Colorado Legislation to Improve Wildfire Resiliency Through Building Codes and Grants Will Impact Construction Industry

Snell & Wilmer

Snell & Wilmer

During the 2023 legislative session, Colorado passed eleven bills related to wildfire prevention and recovery. The Centennial State had its worst fire season in history in 2020 and is still recovering from the devastating Marshall Fire in Boulder just a year and a half ago. The Marshall Fire, which destroyed and/or damaged thousands of structures illustrates that wildfires are a concern not just for rural areas but are also a threat to more densely populated urban and suburban areas with significant fuel reserves (so-called “wildland-urban interface areas”). Parts of the new legislation will have a significant impact on the construction industry in Colorado and may lead to increased opportunities for builders in the future.

A New Statewide Building Code

Senate Bill 23-166 (“SB23-166”), signed by Colorado Governor Jared Polis on May 12, 2023, creates a 21-member Wildfire Resiliency Code Board (“Board”) within the state’s Department of Public Safety. This Board is tasked with creating new statewide building codes and standards to reduce the risks wildfires pose to people and property. The Board will be comprised of building code professionals, fire department personnel, builders, planners, hazard mitigation experts, and local government personnel, among other stakeholders. By statute, the members of the Board must be appointed by September 30, 2023. The Board must adopt these new building codes by July 1, 2025.

The Board must also establish geographic boundaries within the state to determine areas of particular risk, including defining the boundaries of critical wildland-urban interface areas, which are particularly at risk. The primary task of the Board is to adopt minimum statewide building codes and standards for new construction and “substantial remodels.” Substantial remodels, as defined in SB23-166, include adding five hundred square feet or more to a structure’s footprint, the addition of a wooden deck to a structure, or any alteration or repair of the exterior of a structure if twenty-five percent or more of the structure is affected by the alteration or repair.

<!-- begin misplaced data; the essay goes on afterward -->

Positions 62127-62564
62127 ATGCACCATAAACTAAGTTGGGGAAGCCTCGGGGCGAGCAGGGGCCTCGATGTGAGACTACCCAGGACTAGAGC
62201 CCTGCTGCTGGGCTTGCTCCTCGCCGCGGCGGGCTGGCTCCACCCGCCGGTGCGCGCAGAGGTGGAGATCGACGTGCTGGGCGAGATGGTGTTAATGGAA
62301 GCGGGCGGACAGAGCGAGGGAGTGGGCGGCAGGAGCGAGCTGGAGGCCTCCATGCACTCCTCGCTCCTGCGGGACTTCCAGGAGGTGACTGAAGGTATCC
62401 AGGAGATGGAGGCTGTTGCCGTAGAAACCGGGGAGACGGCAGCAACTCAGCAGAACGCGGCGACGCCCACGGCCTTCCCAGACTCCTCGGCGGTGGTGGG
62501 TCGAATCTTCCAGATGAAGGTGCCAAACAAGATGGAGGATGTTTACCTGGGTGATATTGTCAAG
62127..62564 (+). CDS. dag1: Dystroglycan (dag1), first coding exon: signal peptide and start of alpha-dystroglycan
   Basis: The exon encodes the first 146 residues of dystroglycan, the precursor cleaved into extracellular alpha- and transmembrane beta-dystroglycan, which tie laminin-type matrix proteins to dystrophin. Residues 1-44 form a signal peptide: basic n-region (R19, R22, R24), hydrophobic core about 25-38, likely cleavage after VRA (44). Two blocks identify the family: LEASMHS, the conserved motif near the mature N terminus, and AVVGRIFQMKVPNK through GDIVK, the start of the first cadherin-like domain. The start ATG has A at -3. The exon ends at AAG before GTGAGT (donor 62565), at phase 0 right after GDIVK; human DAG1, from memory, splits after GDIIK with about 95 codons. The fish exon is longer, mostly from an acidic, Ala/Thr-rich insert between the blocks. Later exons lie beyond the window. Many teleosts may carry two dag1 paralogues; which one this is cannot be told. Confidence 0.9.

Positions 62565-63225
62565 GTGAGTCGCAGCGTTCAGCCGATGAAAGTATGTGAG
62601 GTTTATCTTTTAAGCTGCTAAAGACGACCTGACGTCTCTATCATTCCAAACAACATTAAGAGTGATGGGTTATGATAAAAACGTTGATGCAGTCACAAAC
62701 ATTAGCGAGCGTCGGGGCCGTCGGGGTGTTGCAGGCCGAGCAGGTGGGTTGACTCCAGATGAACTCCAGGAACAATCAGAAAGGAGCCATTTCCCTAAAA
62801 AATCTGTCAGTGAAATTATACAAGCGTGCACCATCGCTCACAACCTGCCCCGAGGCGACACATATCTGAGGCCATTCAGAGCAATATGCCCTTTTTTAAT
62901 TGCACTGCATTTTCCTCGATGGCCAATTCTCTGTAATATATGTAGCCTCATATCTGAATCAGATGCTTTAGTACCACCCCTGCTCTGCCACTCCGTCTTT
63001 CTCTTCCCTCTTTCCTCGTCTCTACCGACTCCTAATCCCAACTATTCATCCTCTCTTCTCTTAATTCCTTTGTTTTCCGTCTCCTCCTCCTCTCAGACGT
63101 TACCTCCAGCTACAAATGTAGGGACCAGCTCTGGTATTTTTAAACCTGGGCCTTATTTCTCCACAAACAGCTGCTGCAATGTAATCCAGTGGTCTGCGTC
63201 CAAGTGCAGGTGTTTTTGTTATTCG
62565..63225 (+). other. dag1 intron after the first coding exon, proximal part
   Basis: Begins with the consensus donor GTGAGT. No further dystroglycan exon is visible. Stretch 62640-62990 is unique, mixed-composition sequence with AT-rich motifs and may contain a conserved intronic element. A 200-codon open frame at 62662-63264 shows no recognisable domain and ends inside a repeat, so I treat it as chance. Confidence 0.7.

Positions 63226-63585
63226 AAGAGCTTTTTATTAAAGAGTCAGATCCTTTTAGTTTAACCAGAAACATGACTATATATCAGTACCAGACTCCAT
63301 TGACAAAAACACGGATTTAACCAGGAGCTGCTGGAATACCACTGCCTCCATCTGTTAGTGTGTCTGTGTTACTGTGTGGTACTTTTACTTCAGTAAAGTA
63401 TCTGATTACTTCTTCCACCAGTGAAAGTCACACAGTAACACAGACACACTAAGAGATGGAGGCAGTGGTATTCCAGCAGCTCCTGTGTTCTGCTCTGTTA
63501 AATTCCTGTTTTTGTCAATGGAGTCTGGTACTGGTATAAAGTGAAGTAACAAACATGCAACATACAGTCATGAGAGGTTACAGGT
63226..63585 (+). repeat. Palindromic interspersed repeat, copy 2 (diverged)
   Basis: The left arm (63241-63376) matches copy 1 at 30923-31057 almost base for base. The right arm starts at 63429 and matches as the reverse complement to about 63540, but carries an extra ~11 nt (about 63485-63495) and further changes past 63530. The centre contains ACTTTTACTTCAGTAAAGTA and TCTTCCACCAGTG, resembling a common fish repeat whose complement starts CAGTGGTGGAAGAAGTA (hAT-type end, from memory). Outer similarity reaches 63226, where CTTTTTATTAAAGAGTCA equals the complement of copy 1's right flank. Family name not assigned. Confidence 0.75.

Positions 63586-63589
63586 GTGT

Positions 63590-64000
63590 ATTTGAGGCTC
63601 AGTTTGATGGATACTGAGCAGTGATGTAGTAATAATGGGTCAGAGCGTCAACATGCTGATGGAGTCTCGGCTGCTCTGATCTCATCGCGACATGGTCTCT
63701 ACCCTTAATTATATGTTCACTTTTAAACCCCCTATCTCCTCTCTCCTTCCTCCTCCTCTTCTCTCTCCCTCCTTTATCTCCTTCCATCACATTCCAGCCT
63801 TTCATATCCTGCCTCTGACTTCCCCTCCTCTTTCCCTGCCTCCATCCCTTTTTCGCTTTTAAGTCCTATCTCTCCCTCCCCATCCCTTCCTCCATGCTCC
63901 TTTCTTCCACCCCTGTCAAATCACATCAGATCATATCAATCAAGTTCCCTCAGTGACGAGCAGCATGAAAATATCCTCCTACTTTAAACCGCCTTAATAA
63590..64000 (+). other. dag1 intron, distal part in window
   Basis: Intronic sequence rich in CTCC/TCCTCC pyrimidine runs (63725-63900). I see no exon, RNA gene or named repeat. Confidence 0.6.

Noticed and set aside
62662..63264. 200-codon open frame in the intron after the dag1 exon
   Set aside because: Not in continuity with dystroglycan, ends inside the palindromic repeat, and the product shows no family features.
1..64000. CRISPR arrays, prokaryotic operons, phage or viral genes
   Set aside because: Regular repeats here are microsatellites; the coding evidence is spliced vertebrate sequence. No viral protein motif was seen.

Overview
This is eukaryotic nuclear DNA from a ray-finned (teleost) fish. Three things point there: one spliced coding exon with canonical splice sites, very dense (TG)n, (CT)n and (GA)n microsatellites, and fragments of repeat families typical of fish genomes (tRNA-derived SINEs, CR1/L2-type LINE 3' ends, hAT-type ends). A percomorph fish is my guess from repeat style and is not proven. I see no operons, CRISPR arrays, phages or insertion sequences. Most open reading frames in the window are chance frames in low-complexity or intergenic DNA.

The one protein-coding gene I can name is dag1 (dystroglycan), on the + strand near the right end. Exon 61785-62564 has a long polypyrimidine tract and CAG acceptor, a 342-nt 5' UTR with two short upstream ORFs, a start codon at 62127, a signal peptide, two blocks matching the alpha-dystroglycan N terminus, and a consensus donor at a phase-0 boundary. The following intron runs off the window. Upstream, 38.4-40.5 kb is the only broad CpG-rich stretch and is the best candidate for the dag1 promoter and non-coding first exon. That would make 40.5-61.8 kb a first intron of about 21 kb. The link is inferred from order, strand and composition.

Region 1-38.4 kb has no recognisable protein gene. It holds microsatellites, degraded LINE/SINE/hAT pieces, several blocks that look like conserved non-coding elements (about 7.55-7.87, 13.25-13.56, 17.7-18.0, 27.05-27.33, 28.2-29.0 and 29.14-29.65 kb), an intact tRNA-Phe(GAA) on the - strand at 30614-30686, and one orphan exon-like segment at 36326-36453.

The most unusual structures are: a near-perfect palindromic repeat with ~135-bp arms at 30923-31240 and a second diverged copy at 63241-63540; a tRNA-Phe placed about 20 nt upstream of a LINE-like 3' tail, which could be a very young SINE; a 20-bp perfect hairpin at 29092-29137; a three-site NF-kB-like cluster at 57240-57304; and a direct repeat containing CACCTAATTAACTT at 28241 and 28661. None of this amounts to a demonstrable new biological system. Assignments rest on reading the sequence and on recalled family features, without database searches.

The Board also has the power to enforce the application and adoption of the new minimum codes and standards. The Board’s strongest enforcement powers are limited to governing bodies with jurisdiction in a wildland-urban interface area. Local governments that have jurisdiction in one of these areas must adopt a code that meets or exceeds the standards that the Board adopts within three months of the Board’s adoption. Local governments may petition the Board for a modification of the codes and standards within their jurisdictions, if necessary.

Added Benefit: Unlocking More Grant Funded Projects

One reason why the Colorado legislature passed SB23-166 was to increase local access to federal grant funding. In the state Department of Public Safety’s budget brief to the legislature for the 2022-2023 fiscal year, the Department noted that Colorado lost out on potentially 100 million dollars in federal grant funding because of the lack of a statewide minimum building code. The Federal Emergency Management Agency’s (“FEMA”) Building and Resilient Infrastructure and Communities (BRIC) grants provided only two million dollars to Colorado state projects in 2022. FEMA has explicitly stated that it prefers to give awards to states that have statewide minimum building standards.

BRIC grants require a certain level of matched funding from state governments, so Colorado’s legislators responded with another bill, House Bill 23-1273 which increases state funding for grants for homeowners to retrofit their residences to be more resilient to wildfires. By allocating these funds, the legislature hopes that these state grants result in more matched funds from FEMA’s BRIC program. The Department of Public Safety’s budget report appears optimistic about the state’s chances to acquire significantly more BRIC funding if Colorado adopts a statewide minimum building code and increases its own grant funding for wildfire resiliency and mitigation projects.

While the BRIC grants can support a variety of wildfire resilience projects besides construction and remodeling, infusions of federal funding may create opportunities for Colorado construction professionals, including opportunities to work on a significant number of new mitigation projects.

Although the impact of SB23-166 (and HB23-1273) remains to be seen in Colorado’s construction industry, client awareness of these developing changes to the state’s building codes and standards for new construction and substantial remodels, particularly in areas deemed “wildland-urban interface areas” is critical.

DISCLAIMER: Because of the generality of this update, the information provided herein may not be applicable in all situations and should not be acted upon without specific legal advice based on particular situations.

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